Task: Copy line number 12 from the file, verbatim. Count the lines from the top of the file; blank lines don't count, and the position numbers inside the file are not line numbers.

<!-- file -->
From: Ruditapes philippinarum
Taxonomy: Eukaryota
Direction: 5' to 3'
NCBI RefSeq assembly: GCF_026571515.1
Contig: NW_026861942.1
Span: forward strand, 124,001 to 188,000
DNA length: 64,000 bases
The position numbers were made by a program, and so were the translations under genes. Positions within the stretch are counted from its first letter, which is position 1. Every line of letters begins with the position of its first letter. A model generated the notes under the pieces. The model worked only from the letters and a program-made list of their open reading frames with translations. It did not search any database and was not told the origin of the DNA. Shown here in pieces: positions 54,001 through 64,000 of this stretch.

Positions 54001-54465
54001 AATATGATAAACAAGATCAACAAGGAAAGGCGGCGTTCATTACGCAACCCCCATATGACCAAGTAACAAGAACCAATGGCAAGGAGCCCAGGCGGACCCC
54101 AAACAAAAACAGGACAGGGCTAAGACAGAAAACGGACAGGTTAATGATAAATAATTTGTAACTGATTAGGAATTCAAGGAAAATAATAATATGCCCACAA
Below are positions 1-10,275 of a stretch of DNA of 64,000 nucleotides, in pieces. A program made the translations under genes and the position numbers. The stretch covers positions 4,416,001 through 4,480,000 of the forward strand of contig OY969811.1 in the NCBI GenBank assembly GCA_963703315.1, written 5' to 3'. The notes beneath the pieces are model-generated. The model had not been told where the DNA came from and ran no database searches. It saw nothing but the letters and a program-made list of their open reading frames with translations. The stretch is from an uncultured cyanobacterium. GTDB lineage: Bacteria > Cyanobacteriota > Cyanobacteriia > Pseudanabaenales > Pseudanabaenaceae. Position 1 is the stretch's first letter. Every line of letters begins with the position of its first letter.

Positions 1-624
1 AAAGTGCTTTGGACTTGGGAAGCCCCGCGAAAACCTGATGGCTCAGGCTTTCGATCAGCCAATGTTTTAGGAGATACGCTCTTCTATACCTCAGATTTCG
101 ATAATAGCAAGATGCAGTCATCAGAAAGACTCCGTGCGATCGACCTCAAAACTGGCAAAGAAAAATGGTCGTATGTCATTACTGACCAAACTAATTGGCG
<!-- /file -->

Below are positions 1-10,275 of a stretch of DNA of 64,000 nucleotides, in pieces. A program made the translations under genes and the position numbers. The stretch covers positions 4,416,001 through 4,480,000 of the forward strand of contig OY969811.1 in the NCBI GenBank assembly GCA_963703315.1, written 5' to 3'. The notes beneath the pieces are model-generated. The model had not been told where the DNA came from and ran no database searches. It saw nothing but the letters and a program-made list of their open reading frames with translations. The stretch is from an uncultured cyanobacterium. GTDB lineage: Bacteria > Cyanobacteriota > Cyanobacteriia > Pseudanabaenales > Pseudanabaenaceae. Position 1 is the stretch's first letter. Every line of letters begins with the position of its first letter.